PART TWO: Imaginative spaces


Exercise 2.1

Brief: Find a scene that has depth. From a fixed position, take a sequence of five or six shots at different focal lengths without changing your viewpoint. (You might like to use the specific focal lengths indicated on the lens barrel.)As you page through the shots on the preview screen it almost feels as though you’re moving through the scene. So the ability to change focal lengths has an obvious use: rather than physically moving towards or away from your subject, the lens can do it for you

All shots taken in Lincoln Cathedral using a Canon EOS 5D Mark III and a Canon 24-105mm f4.0 L ISM lens.  All shots were taken just before 10.30am.  The light in the cathedral was really tricky and I had to play around with the ISO to get the best shots using the same Aperture setting of f5.0.

Image 1

Lincoln Cathedral 11/40 sec @ f5.0,  FL 32mm,  ISO 1600

Image 2


Lincoln Cathedral 2

1/40 sec @ f5.0,  FL50 mm,  ISO 3200

Image 3

Lincoln Cathedral 3

1/40 sec @ f5.0,  FL 67mm,  ISO 3200

Image 4

Lincoln Cathedral 41/40 sec @ f5.0,  FL 105mm,  ISO 12800

Does zooming in from a fixed viewpoint change the appearance of things? If you enlarge and compare individual elements within the first and last shots, you can see that their ‘perspective geometry’ is exactly the same. To change the way things actually look, a change in focal length needs to be combined with a change in viewpoint.

Using a telephoto lens has a narrow angle of view which means that the relative size of objects are normalised when compared to those further away.

Focal length

narrow view

Cambridge in Colour: A learning community for photographers [Accessed 18th October 2015]

I had to check the Exif data twice on the last two shots because I was really surprised that the difference between the two shots was miniscule.  This was despite increasing the focal lens by 38mm whereas, the increase in focal length between 2 and 3 was only 17mm and there is a considerable change in the appearance of the organ or at least the amount of area that can be seen around the organ.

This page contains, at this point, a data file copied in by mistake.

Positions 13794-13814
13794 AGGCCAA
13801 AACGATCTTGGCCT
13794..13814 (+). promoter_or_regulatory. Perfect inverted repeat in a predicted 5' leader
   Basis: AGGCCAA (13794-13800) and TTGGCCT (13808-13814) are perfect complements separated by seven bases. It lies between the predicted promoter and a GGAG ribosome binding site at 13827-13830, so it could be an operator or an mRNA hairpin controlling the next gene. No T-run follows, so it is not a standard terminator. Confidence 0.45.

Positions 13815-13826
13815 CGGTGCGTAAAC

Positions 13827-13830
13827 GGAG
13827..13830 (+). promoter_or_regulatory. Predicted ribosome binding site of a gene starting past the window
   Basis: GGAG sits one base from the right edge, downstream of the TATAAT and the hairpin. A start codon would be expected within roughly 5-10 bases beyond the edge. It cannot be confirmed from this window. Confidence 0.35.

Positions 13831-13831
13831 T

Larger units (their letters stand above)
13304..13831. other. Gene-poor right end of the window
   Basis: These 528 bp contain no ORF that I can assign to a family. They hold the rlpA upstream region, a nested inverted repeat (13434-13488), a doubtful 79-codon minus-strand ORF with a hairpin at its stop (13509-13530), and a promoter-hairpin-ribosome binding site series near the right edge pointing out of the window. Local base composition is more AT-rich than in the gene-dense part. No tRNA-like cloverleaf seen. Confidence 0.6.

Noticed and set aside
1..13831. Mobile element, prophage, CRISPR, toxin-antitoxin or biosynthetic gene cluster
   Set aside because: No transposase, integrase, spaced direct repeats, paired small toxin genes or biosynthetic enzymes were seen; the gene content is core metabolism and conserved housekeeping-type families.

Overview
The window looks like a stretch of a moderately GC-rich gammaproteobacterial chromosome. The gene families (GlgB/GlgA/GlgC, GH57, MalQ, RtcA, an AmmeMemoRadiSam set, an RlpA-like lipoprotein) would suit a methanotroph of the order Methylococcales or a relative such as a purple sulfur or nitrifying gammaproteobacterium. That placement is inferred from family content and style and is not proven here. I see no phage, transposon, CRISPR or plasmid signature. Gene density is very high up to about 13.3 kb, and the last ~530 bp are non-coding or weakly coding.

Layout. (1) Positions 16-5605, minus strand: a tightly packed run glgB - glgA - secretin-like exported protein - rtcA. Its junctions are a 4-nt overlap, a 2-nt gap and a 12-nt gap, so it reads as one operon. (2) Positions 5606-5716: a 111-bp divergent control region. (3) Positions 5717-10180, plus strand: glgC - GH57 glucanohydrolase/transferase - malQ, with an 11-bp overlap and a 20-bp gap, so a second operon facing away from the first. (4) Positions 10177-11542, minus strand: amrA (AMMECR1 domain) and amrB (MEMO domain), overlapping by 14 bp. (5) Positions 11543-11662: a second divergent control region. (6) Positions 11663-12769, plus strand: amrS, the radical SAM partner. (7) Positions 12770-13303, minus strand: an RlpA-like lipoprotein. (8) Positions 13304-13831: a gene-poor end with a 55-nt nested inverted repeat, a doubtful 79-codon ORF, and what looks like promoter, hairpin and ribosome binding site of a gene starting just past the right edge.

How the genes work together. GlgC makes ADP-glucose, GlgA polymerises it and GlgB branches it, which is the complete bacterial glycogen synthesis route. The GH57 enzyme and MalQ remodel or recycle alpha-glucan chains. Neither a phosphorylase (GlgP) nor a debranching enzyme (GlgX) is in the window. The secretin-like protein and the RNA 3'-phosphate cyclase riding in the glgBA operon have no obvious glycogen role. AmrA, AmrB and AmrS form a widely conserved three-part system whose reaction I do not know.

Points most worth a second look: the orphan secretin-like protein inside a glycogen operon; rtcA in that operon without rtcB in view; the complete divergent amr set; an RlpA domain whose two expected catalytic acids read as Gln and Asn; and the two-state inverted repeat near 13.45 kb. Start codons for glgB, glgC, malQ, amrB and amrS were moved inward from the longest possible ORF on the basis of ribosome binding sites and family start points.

As the perspective moves further towards the organ the dynamic points of the lines of pillars and ceiling arches disappear and the detail on the arches themselves become more pronounced and visible.

Image 1 demonstrates the sheer scale of this magnificent building whereas the others shots begin to allow the viewer to appreciate the complexity and beauty of the detail.


Project 3: Surface and depth



Read the reviews by Campany and Colberg and, if you haven’t already done so, use them to begin the contextual section of your learning log. Try to pick out the key points made by each writer.

Following a disastrous shoot after the 9/11 bombings when Ruff’s photographs came back from the lab blank he trawled the internet to find archive and used jpeg shots of the event.  He went on to rework these images and in doing so he challenges the realism and our expectation of what to expect from the record.    Whilst this challenge of belief and convention exists and will continue to generate debate, Colberg[i] suggests that it is interesting to look at what the work does. Colberg thinks that book form which he thinks works well, but is less impressed with the very large (“gigantic”) prints of the exhibition,  which he suggests are a “tad pretentious” and also suggests that the idea overly relies on technique.  Ruff is breaking free of the perceived confines of photography and in the process produces amazing images which the photography suggests is “more” but more than what Colberg struggles to identify.  He does however, suggest that the beauty of an image is all that we maybe should expect and to ignore the theory behind the concept appreciating the image for what it is.

Campany claims that Ruff “makes very particular demands of us and offers very particular kinds of pleasure, both aesthetic and intellectual.” [ii], so it seems that this concurs with the conclusion that Colberg reached.  However, Campany is much harsher in his description of the images using such strong emotional words such as “cold and dispassionate, willful, searching and perverse”.  He too acknowledges that the images are beautiful and that they have the ability to produce both an individual and collective response which is difficult to resolve.  Campany also suggests that the images because of the subject matter are unpredictable and are even irrational and anarchic producing “tension and drama” and leaving the viewer to  link the images with the “drama” and “character of modern life”.

[i] Colberg J, (2009) Review: jpegs by Thomas Ruff. Conscientious online website

[ii] Campany, David (2008) Thomas Ruff: Aesthetic of the Pixel [online]. David Campany website. Available from:

[Both Accessed 18 October, 2015]